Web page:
—Vahida Nainar, Litigation Strategies for Sexual Violence in Africa (The Redress Trust: London, 2012).

Here we have two definitions of rape, not merely different but opposed; one frames it as “a crime against the dignity of a woman,” the other as “an invasion or attack on the body of a person.” The shift in object between the two—from “woman” to “person”—is significant, as are the contexts in which they were created—one self-consciously universal, global, committed to abstractions supposed to be valued in any human social arrangement; the other, particularistic, national, negotiated according to cultural and contingent notions of right and wrong. Immanent in these competing accounts of sexual violence is a host of dichotomies that have historically been gendered:

Women // People

Particular // Universal

Moral // Legal[1]

Subjective // Objective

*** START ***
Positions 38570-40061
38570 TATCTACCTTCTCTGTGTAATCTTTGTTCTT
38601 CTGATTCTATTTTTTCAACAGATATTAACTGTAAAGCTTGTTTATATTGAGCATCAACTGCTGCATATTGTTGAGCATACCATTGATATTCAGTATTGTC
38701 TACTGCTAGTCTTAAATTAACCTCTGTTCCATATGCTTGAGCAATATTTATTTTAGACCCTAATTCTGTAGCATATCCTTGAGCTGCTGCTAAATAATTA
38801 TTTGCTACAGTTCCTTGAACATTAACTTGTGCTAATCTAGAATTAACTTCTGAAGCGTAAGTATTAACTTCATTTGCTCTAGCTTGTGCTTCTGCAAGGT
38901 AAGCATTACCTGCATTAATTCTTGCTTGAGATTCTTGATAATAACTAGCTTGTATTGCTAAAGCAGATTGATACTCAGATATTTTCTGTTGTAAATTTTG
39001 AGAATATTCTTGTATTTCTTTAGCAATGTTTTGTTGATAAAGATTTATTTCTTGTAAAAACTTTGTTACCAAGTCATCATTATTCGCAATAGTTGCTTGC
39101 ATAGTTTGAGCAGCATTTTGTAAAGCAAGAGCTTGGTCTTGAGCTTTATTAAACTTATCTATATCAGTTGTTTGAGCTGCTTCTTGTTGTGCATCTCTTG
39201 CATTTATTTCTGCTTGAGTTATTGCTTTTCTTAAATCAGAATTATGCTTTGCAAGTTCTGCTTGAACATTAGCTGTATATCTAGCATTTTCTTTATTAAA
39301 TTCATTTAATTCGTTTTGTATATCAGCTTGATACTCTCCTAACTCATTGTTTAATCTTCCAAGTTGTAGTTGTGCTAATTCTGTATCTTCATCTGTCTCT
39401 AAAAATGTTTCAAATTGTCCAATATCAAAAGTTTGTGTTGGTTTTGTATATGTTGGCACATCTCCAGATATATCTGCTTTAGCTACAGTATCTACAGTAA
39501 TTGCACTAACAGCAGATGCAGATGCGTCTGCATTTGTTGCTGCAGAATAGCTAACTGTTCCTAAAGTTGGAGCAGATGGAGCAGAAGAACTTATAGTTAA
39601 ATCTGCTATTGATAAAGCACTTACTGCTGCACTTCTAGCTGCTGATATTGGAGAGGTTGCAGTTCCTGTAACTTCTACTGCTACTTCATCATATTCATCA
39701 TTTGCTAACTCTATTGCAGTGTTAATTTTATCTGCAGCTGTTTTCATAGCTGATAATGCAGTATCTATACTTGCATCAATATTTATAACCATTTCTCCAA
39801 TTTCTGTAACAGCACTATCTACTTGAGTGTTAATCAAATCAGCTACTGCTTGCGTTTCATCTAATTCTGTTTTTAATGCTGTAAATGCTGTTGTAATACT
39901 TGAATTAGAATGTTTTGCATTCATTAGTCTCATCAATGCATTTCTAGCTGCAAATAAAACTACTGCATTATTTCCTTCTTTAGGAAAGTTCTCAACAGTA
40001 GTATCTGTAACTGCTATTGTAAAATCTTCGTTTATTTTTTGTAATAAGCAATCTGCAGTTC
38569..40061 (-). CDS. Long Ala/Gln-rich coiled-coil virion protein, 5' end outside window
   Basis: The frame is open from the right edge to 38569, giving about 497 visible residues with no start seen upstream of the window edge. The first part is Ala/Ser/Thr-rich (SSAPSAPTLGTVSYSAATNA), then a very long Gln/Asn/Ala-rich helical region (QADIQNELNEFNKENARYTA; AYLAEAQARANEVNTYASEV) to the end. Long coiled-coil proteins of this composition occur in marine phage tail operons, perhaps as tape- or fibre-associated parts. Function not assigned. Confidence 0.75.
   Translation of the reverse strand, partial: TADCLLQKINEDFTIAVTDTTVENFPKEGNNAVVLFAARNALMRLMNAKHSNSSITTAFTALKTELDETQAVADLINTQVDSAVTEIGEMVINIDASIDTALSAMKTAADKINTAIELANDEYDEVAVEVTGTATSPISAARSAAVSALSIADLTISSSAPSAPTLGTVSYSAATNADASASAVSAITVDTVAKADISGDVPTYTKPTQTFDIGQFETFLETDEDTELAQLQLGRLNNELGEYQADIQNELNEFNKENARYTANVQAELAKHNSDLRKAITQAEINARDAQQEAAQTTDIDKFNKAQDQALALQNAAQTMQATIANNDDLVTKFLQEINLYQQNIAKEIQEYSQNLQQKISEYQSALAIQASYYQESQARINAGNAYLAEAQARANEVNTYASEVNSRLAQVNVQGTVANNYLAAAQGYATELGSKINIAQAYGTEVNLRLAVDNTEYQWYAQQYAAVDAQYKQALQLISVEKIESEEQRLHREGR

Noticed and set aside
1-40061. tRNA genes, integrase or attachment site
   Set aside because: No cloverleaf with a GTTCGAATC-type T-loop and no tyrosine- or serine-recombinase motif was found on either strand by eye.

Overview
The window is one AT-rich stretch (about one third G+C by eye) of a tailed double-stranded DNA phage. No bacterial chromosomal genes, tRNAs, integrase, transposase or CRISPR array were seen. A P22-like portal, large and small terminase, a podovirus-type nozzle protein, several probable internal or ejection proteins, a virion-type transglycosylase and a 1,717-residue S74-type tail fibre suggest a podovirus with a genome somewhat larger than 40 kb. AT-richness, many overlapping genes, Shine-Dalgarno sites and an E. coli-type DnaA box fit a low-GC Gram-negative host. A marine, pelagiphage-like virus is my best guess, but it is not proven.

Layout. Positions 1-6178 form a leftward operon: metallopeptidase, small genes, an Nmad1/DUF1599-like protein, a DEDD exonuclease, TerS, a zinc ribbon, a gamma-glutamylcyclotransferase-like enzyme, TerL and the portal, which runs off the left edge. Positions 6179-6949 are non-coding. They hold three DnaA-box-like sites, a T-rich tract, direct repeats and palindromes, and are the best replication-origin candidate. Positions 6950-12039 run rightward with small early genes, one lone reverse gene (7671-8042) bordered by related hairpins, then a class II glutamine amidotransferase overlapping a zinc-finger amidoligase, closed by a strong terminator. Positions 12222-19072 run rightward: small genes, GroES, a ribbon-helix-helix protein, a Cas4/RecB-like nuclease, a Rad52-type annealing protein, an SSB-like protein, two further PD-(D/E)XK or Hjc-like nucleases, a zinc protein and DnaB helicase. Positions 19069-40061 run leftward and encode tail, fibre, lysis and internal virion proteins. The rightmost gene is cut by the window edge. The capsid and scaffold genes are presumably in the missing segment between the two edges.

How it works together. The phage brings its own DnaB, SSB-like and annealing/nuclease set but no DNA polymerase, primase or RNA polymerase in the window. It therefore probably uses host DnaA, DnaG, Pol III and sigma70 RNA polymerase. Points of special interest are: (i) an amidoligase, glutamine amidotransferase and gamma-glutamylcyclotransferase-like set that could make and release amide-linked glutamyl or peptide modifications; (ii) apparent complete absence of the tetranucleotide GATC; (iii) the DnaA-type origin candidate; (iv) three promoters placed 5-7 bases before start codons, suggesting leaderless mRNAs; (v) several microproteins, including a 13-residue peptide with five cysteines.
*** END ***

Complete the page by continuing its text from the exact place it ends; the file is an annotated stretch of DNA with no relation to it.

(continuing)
Emotional // Physical

These legal theories imply a choice: is rape an invasion of the flesh? Or a violation of the mind? Such a distinction is, obviously, false; rape participates in both components of each of these oppositions. It is an attack on one’s agency and on one’s body. Any accurate definition of rape will acknowledge this duality, and incorporate two necessary elements: consent (the subjective experience of desiring or not desiring) and breach (any physical act that proceeds despite the absence of consent). These categories ally themselves rather neatly with those outlined above:

Consent // Breach

Contemporary feminists have developed a comprehensive theory of consent, and it gets a lot of play in our media and our praxis. This emphasis makes a certain sense. In a country where the majority of assaults are committed by acquaintances and are not accompanied by catastrophic injury, it has been necessary to foreground the mental anguish caused by sexual assault to dismantle the notion that rape is only “legitimate” if committed by a stranger with a gun. And our culture’s distorted ideals of female sexuality have required us to offer alternative visions of women as active, desiring subjects who know what they want and are capable of articulating it. For these reasons and others I’d never argue that consent isn’t central to our work. But has our problematizing of consent been matched by the development of a comparably complete concept of breach? Or have we neglected the second, but equally crucial, prong of the definition of rape?